Data from: Interspecific hybridization can generate functional novelty in cichlid fish
Selz, Oliver Martin; Seehausen, Ole (2019), Data from: Interspecific hybridization can generate functional novelty in cichlid fish, Dryad, Dataset, https://doi.org/10.5061/dryad.m25t886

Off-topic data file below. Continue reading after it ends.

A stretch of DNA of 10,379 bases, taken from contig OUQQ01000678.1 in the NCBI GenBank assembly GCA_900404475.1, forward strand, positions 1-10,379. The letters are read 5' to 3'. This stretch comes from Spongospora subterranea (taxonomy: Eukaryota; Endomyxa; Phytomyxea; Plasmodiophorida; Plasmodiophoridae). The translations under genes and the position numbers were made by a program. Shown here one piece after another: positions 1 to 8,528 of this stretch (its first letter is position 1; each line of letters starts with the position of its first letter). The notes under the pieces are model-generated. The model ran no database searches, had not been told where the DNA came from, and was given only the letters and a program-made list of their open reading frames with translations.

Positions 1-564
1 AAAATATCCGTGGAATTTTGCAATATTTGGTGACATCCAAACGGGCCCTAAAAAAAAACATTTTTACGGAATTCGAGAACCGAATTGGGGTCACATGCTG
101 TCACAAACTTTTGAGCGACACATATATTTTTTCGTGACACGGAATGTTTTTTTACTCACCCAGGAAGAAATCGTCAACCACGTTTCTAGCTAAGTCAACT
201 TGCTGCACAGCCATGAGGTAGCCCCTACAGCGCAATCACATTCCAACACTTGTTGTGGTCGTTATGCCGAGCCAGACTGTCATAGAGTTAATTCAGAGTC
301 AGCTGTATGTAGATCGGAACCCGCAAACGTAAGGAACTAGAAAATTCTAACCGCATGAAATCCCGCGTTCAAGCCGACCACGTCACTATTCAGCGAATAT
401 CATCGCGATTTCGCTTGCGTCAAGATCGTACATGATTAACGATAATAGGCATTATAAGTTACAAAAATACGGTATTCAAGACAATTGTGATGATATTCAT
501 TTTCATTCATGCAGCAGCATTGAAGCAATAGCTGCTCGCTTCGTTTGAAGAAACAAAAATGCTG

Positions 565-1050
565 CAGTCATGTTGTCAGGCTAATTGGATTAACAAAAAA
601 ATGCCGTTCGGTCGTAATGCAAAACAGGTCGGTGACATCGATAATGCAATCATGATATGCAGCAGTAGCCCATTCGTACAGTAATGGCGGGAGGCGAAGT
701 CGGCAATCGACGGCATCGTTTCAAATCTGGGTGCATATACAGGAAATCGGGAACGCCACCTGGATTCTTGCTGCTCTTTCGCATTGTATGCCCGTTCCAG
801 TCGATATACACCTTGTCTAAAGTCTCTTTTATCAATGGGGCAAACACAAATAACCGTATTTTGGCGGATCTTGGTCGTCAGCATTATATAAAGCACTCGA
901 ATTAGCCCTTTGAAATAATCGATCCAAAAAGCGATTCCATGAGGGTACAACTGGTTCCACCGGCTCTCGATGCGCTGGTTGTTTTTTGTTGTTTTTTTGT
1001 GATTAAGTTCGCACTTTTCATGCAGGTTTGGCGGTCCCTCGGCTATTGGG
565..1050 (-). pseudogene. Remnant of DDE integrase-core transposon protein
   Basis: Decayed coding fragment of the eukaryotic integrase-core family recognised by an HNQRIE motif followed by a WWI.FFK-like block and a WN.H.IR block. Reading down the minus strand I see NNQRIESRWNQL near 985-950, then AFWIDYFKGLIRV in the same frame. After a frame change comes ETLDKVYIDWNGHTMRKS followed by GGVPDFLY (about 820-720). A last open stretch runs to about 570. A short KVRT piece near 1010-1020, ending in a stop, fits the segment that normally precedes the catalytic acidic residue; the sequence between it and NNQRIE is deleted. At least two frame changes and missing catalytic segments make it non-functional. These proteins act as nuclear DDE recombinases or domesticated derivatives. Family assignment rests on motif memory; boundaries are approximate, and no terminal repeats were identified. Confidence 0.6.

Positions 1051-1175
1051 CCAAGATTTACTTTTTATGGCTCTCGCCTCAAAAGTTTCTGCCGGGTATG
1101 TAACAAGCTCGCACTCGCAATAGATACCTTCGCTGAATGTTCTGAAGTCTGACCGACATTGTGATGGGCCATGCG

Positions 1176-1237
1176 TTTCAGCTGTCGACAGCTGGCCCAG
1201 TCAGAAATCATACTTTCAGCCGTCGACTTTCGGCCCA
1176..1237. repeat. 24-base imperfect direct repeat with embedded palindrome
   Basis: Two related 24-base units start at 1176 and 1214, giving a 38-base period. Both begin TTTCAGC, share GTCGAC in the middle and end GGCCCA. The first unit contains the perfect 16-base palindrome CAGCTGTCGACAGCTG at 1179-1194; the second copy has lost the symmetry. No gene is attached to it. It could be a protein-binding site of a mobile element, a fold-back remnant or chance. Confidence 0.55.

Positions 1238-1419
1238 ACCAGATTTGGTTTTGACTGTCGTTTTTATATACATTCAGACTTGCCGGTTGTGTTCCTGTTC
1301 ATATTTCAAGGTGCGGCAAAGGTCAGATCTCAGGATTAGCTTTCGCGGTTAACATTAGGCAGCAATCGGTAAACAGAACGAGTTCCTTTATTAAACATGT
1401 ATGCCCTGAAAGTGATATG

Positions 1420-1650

The role of interspecific hybridization in evolution is still being debated. Interspecific hybridization has on the one hand been suggested to facilitate the evolution of ecological novelty and hence the invasion of new niches and adaptive radiation when ecological opportunity is present beyond the parental species niches. On the other hand, hybrids between two ecologically divergent species may perform less well than parental species in their respective niches because hybrids would be intermediate in performance in both niches. The evolutionary consequences of hybridization may hence be context-dependent, depending on whether additional ecological opportunities do or do not exist. Surprisingly, these complementary predictions may never have been tested in the same experiment in animals. To do so, we investigate if hybrids between ecologically distinct cichlid species perform less well than the parental types when feeding on food either parental species are adapted to, and if the same hybrids perform better compared to their parents when feeding on food none of the species are adapted to. We generated two first-generation experimental hybrid crosses between species of African cichlids. In feeding efficiency experiments we measure the performance of hybrids and parental species on food types representing both parental species niches and additional ‘novel’ niches, not utilized by part of the parental species but by other species in the African cichlid radiations. We found that hybrids can have higher feeding efficiencies on the ‘novel’ food types but typically have lower efficiencies on parental food types when compared to parental species. This suggests that hybridization can generate functional variation that can be of ecological relevance allowing the access to resources outside of either parental species niche. Hence, we provide support for the hypothesis of ecological context-dependency of the evolutionary impact of interspecific hybridization.